Kristine Teichman, a PhD student from the University of British Columbia, came to CCF in February 2016 as part of a new collaboration with the CCF genetics laboratory. She is doing her PhD on “Mitigation of livestock depredation while conserving biological diversity in the succulent Karoo” in South Africa and is associated with the Cape Leopard Trust. Kristine contacted CCF earlier this year to ask if we could do the genetics work for her project.
Located in the northwestern part of South Africa, Kristine is doing extensive fieldwork and research on caracals to understand the behavior and ecology of these felids. Amongst others, one of her research questions is the relatedness of the caracals in her study area.
To get answers to this question, Kristine came to the genetics laboratory with over 50 hair and tissue samples of caracals. Because Kristine wanted to learn the basics of the genetics aspect and work, she stayed at CCF for 1.5 weeks and got real hands-on experience with the laboratory work.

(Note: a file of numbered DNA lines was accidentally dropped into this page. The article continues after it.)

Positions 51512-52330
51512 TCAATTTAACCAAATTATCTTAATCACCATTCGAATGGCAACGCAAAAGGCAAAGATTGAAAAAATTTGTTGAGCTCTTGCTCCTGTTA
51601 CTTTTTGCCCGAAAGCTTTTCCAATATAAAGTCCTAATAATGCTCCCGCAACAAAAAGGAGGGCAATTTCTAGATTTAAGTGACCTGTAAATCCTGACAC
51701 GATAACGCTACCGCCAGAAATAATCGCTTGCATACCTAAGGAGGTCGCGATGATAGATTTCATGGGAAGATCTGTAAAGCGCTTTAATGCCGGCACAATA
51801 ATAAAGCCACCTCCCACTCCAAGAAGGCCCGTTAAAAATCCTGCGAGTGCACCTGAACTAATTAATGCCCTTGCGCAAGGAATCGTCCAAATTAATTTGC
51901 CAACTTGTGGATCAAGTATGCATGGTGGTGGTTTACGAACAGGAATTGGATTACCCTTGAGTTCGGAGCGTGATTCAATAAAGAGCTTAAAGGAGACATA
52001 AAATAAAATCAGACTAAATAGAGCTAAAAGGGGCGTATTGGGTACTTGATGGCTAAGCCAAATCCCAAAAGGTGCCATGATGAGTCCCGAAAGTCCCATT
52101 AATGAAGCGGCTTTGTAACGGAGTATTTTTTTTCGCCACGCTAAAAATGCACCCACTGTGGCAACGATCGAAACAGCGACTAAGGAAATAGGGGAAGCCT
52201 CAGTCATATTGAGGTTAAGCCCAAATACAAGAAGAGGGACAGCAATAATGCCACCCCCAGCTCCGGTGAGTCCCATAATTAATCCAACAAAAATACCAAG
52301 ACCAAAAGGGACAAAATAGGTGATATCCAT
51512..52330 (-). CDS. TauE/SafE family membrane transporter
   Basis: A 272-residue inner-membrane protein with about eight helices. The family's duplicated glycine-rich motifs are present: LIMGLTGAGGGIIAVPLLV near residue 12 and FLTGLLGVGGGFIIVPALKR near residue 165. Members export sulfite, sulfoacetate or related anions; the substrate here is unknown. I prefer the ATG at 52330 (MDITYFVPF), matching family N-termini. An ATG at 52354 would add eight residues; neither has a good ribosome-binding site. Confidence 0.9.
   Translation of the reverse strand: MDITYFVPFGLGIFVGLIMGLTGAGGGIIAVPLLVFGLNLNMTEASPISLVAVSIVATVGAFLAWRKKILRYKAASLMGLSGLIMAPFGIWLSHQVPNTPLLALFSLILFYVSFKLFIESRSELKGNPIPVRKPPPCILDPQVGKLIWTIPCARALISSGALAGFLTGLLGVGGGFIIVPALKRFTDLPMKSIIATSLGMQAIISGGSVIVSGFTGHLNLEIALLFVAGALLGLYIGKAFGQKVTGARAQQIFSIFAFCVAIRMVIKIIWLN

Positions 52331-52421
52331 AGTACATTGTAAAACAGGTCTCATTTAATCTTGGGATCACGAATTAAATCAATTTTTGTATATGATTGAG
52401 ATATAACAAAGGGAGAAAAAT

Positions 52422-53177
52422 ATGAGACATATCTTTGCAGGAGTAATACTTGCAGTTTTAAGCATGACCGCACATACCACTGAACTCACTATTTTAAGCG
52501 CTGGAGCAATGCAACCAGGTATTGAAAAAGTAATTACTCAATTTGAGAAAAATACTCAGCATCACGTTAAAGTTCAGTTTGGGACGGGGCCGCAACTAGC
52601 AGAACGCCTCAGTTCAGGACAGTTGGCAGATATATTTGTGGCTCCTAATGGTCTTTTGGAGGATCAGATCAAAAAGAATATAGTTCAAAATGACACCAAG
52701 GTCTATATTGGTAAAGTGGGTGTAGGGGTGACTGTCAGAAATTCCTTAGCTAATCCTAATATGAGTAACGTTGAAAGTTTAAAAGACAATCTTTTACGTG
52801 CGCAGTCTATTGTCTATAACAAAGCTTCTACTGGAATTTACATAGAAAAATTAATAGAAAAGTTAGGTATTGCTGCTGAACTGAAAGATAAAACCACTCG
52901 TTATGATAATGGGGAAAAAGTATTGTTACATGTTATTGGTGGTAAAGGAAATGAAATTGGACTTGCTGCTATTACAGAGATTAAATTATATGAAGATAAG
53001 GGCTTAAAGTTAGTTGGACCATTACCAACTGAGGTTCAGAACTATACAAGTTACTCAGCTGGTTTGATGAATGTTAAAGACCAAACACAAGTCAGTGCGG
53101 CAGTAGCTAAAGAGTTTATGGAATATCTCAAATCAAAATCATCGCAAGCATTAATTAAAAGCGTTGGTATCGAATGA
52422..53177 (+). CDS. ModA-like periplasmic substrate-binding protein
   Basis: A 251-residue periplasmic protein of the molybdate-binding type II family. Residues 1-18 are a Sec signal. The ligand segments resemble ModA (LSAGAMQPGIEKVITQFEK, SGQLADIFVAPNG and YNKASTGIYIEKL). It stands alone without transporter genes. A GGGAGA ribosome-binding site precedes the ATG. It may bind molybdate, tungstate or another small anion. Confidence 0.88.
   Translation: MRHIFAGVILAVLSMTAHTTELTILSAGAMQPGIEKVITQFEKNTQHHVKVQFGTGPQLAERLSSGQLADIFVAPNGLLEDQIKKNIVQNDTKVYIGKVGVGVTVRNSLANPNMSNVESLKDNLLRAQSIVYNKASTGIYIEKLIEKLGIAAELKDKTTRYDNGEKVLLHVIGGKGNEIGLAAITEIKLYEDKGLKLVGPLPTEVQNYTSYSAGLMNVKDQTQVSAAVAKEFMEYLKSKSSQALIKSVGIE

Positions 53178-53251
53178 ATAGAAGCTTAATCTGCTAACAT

Together with Kristine, the members of the genetics laboratory extracted hair and tissue samples of the South African caracal and also of a few Namibian caracal samples from CCF. The South African hair samples came from caracals that got caught in killer traps that farmers put up along fences and that were found by Kristine and her team during their regular monitoring work. The tissue samples were obtained from ear notches collected by Kristine from Caracals that she caught in life traps and released back into the wild after collaring them.
To obtain genetic information of each individual we conducted polymerase chain reactions (PCRs) with the genetic markers optimized at CCF and ran the samples on our Genetic Analyzer. Once the dataset is complete, it will provide information on the relatedness of the caracals, such as parent-offspring, sibling and half sibling relationships.
Additionally, with a specific genetic marker for sexing, we were able to find out the gender of the caracal corpses from which Kristine had collected hair samples, that were too decomposed to determine gender visually.
Dr. Anne Schmidt-Küntzel, Assistant Director for Animal Health and Research and Head of the Genetics Laboratory, and her team analyzed the data together with Kristine Teichman and explained the theory of the genetics work and how to interpret the results.
Unfortunately, 1.5 weeks flew by and Kristine had to go back to South Africa. The genetics laboratory will further proceed with the sample and data analysis and will share the results with Kristine for her studies.
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